Asian-American Poetry: Diana Chang

I could fill pages with my outrage at a white male poet posing as a Chinese women in order to benefit from attempts to listen to Asian-American voices — as if the entire world did not already listen long and well to white men. But instead of adding another white voice to the outcry, I encourage anyone who has not already done so to read Jia Tolentino’s article above, and then go read Jenny Zhang’s Buzzfeed article.

In the meanwhile, I am going to rectify my own narrow vision, for while I have been reading classical Chinese & Japanese poetry in translation for decades, I am entirely unfamiliar with the work of Asian-American poets. It is a rich body of work to explore, and I have begun by acquiring some older collections of Asian-American writing from the library and investigating the authors whom I meet there. The first of these is Diana Chang; she was born in New York in 1934, but grew up in China, only returning to the United States after World War II. Her 1956 novel, The Frontiers of Love, is believed to be the first novel by an American-born Chinese published in the United States. She went on to publish five more novels, and then began to publish collections of poetry — but so far as I can tell, poetry is where she began; her first publication seems to have been three poems in the November 1946 issue of Poetry Magazine. Here is one:

Knowing What Desires We Have Had

Knowing what desires we have had (some flaring, beautiful ambitions),
And have had to let go,
And knowing what questions we have put off answering,
Slurring over them, always,
Seeing double, gladly,
(Fearful, unbigoted minds grasping at both sides of every question),
It is not surprising, only regrettable that we should have come to this.

And now we are too-far gone:
We have practiced too well a partial living.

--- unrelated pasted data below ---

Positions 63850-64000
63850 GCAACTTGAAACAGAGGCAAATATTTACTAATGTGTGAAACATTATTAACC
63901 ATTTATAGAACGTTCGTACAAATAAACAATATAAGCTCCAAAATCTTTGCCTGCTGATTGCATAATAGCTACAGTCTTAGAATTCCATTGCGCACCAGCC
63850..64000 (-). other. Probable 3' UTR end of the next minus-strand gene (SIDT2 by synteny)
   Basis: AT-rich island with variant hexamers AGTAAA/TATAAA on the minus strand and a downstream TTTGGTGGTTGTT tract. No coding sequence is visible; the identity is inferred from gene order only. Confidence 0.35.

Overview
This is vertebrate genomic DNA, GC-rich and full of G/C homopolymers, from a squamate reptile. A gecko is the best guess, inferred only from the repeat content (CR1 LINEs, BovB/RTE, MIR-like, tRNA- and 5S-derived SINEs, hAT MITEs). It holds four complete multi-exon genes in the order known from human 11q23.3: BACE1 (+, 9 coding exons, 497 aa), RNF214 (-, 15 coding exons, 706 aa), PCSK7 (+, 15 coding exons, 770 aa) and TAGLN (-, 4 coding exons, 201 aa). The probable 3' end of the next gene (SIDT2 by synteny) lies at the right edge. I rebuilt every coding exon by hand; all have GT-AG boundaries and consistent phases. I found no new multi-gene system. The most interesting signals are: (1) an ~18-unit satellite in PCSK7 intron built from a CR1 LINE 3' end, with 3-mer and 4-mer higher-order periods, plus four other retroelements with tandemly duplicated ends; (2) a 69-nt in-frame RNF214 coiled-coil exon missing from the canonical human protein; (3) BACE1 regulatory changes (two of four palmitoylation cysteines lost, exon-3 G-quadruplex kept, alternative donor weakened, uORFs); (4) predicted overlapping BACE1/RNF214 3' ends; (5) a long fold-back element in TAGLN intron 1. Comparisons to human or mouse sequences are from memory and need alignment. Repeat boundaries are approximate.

From here, there is no recovery.

To the roomful of us, it seems always to have been this way:
You, I, and the other, manifesting conversation,
Watching the gestures of talk.
We hear the silence, uneasily,
Fearing the next pause might give us away.

It is a beautiful poem, very clear, building that tension of regret and despair. It needs no biography to make it live and move, but I cannot read it unaware of Chang’s life; this was published when she had been in the United States for at most a year. Coming to New York to finish high school after living in wartime China seems a very definite double vision. Perhaps not what she meant at all, but it is there in my reading, in part because of this much more recent poem of hers which seems to be included in a number of textbooks and thus, one hopes, frequently taught:

Saying Yes

“Are you Chinese?”
“Yes.”

“American?”
“Yes.”

Really Chinese?”
“No… not quite.”

Really American?”
“Well, actually, you see…”

But I would rather say
yes

Not neither-nor
not maybe,
but both, and not only

The homes I’ve had,
the ways I am

I’d rather say it twice,
yes

The more I read these poems and others by her, the more I consider her work, the more excited I am to have encountered her. I will be reading more of Chang’s poetry, and all of her novels which the library can provide, and will of course write about them here in the months to come.

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